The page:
Family medicine is a lost art.

Just ask self-professed “old-school” practitioner Dr. Virgil Isaac Aultman.

The 72 year-old has hung up his stethoscope, but not before leaving a legacy of personable care behind.

“We spent time with our patients and made sure they had plenty of time to ask questions, that they understood what we wanted to do,” said Dr. Aultman from his now nearly empty office in Fondren. “It wasn’t a quick exam, prescription and ‘goodbye’ for us.”

Inspired by his childhood physician, Dr. Tyler, and later, medical school professors like Dr. Kenneth Bennett, Dr. Aultman saw bedside manner as paramount to quality care.

“Dr. Tyler was outstanding in his manner and personality,” Dr. Aultman recalled. “He was active in the community and went the extra mile for patients. I thought that would be a great way to live your life and decided to look into medicine because of him.”

Dr. Bennett, a cardiologist who still teaches at Dr. Aultman’s alma mater, the University of Mississippi Medical Center, was another big influence.

“He emphasized the bed side diagnosis rather than machines and testing,” Aultman explained. “A lot [of what ails us] can be diagnosed without too much fuss.”

A Seminary native who grew up on a farm, Dr. Aultman shouldn’t have been a physician. “I didn’t think I was a good enough student,” he laughed. “I played football, ran track and worked on the farm and put studying behind all that. Once I got into college and got serious [for the first time in my life], I thought, ‘maybe I could get into medical school.’”

A 1971 graduate of UMMC, Dr. Aultman completed his residency at John Peter Smith Hospital in Fort Worth, Texas. He returned to the state to practice in Union, Miss. for a year and taught for a short time after. Dr. Aultman‘s career spanned over four decades, the last 28 of those in Fondren.

On January 1, 1989, Dr. Aultman opened the doors of his Fondren office, taking over the practice and 1950’s modern building of Dr. Frank Wood. “It was interesting,” Dr. Aultman recalled of the décor. “Dr. Wood had been here three decades and hadn’t redecorated. My longtime nurse (Billie Welch) nearly cried when she saw where we moving to. I promised we’d spiff up and we did with new paint and new lighting.”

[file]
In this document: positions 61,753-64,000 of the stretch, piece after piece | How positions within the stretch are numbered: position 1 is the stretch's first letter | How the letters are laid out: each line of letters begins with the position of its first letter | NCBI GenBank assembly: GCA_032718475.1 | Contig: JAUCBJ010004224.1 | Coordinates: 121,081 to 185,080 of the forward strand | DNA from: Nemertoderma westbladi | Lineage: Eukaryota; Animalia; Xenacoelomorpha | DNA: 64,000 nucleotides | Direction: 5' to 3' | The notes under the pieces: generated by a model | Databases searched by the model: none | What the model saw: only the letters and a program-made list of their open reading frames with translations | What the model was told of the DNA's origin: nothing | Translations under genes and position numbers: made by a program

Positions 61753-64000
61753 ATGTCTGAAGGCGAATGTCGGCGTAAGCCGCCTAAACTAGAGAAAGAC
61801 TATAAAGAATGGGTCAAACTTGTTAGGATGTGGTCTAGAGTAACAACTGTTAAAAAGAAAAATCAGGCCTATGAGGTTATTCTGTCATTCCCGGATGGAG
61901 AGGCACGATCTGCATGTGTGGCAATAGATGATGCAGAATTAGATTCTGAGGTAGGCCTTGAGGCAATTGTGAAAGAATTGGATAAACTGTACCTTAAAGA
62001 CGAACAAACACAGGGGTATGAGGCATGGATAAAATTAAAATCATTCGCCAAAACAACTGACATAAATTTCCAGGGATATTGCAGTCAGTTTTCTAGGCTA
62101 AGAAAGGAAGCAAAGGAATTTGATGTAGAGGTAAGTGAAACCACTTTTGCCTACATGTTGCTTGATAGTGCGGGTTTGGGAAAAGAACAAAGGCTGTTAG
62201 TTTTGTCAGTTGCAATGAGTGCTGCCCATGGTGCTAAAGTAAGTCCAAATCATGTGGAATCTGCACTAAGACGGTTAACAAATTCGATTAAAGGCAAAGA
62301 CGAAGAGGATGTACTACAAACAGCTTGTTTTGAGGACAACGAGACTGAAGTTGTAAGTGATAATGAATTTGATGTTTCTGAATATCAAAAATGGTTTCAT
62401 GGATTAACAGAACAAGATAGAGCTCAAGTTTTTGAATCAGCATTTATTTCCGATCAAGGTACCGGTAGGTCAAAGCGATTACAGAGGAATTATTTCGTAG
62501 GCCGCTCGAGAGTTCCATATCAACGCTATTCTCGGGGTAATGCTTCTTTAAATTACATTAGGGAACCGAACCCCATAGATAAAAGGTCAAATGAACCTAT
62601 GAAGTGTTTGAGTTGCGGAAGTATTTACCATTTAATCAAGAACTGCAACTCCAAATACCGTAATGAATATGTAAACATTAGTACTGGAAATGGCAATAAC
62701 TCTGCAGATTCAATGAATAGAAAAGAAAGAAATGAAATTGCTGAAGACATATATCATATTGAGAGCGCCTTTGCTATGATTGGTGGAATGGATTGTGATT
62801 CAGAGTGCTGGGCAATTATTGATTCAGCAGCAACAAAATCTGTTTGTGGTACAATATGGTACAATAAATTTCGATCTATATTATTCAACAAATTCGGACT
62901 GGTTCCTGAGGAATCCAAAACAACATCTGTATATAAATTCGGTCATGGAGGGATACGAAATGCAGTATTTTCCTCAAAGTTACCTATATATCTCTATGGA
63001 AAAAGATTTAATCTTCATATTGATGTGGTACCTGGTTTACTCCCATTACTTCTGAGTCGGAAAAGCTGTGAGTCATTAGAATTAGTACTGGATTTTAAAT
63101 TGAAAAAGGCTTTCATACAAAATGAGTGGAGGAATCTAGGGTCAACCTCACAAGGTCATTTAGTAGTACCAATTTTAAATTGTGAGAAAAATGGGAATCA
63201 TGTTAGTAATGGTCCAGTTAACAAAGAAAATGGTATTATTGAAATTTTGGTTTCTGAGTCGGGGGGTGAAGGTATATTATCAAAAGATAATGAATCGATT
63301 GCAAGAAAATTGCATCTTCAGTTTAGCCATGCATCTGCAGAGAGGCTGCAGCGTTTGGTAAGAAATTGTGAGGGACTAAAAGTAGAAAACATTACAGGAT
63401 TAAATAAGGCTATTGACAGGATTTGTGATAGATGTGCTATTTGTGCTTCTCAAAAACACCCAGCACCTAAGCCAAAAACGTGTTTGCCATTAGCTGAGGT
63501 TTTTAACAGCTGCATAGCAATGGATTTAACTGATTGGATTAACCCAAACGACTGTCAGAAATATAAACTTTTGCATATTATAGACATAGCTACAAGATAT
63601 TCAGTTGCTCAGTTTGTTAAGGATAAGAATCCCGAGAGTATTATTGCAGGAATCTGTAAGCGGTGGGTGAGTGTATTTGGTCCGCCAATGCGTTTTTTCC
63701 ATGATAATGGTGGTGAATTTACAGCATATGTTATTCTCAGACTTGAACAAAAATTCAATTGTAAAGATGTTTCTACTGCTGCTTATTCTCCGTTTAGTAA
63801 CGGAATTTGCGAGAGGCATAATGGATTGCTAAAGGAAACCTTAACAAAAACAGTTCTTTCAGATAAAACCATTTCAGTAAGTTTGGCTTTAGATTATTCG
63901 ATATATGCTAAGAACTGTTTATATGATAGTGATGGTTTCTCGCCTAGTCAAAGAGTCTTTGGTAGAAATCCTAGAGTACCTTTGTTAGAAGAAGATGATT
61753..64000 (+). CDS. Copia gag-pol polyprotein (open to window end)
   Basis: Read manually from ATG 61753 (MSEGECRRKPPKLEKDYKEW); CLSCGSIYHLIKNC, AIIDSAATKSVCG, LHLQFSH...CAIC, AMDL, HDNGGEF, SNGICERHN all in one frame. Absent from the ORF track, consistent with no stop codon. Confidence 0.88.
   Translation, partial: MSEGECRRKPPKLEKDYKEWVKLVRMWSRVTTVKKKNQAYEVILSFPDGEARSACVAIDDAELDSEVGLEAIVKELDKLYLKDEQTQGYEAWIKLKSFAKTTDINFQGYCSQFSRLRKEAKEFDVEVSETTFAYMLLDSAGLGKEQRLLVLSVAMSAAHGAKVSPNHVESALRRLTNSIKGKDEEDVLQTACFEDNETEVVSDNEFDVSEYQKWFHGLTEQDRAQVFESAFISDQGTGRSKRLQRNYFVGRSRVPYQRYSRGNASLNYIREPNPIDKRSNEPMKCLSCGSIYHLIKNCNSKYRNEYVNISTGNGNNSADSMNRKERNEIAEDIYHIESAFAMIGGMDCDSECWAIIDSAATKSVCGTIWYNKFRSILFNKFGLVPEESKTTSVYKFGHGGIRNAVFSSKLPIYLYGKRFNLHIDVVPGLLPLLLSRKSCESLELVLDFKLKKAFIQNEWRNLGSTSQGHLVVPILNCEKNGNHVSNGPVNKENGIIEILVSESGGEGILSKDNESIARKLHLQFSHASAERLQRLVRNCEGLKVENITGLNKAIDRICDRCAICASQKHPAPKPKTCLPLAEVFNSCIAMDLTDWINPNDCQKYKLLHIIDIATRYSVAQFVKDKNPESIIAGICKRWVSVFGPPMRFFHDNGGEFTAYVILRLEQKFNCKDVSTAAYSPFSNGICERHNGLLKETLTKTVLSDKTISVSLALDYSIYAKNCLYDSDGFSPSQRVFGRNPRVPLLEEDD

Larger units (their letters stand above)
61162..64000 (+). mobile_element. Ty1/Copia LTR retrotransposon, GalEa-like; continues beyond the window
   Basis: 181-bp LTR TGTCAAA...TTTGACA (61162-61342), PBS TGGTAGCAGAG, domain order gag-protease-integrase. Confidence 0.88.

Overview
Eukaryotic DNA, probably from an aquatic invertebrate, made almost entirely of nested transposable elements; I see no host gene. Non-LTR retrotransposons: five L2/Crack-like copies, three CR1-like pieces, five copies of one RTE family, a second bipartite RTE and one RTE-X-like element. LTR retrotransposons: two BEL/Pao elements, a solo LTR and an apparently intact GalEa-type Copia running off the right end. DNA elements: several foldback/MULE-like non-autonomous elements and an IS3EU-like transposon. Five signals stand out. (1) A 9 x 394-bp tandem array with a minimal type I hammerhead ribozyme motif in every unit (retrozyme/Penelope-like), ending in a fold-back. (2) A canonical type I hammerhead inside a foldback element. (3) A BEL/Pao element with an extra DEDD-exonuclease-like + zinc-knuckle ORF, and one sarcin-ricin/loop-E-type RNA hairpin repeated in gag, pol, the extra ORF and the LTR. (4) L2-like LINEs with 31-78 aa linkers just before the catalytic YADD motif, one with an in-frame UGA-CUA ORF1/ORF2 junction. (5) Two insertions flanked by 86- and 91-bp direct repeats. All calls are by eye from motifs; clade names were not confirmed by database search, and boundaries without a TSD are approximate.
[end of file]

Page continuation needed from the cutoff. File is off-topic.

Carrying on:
Dr. Aultman’s choice of location, next to what became Cups, an espresso café on Old Canton Road, was questioned by his friends, too.

“They wondered about the future of Fondren. It was a somewhat depressed area,” he said of the vacant buildings and a lack of a central driving force back in those days. “I got a good buy on this building for that reason. And needless to say, we ended up being very pleased with our choice to move here,” he explained of the vibrant neighborhood right outside his front door.

While Dr. Aultman retired in December, he’s still in the office from 10 a.m. to 2 p.m. every day, culling through mementos and liquidating office fixtures. Waiting room furniture went to their church, an exam table to a Honduras mission. His office still gets calls to transfer records, “the most important thing we have to do,” he said.

Leigh Grady, who began seeing Dr. Aultman two decades ago, said he was always right. “Whatever he suggested, I would do — and it would fix me right up,” she explained. “He always called for lifestyle changes before medication.”

“Has he mentioned his ‘No’ list?” his wife – and office manager of ten years –  Rachael Aultman, asked from his office doorway.

“Patients would ask what they could eat or how to lose weight,” Dr. Aultman explained. “So I finally made list.”

Rachael chimed in, “If it’s white, don’t bite,” referring to breads, cereals, donuts, cookies, fried potatoes and the like, all on his list of forbidden foods.

No butter? “You double the calories,” he told. What do you substitute? “Eat it plain,” he said.

“People would come out of his office with [a no list] and I’d say, ‘You got the no list?’” Rachael remembered. “Everyone in the waiting room would say, ‘I got one, too!’”

“I preached good health, with an emphasis on preventative maintenance,” Dr. Aultman added. “Exercise, proper diet, weight control, not smoking and so forth, trying to keep folks from getting sick to start with.”

Dr. Aultman has taken his calling to heart, treating his patients like family. “There’s nothing other than being a preacher that allows you to get to know as much about the people you take care of,” he says. “It’s been a great honor to be able to do that and have patients trust you and know you’re going to be empathetic. If done properly, it’s one of the highest callings in life.”

“When they were in hospital, they wanted to see him come through,” Rachael said of her husband. “He could make them feel better just by telling them ‘You’ll be fine.’”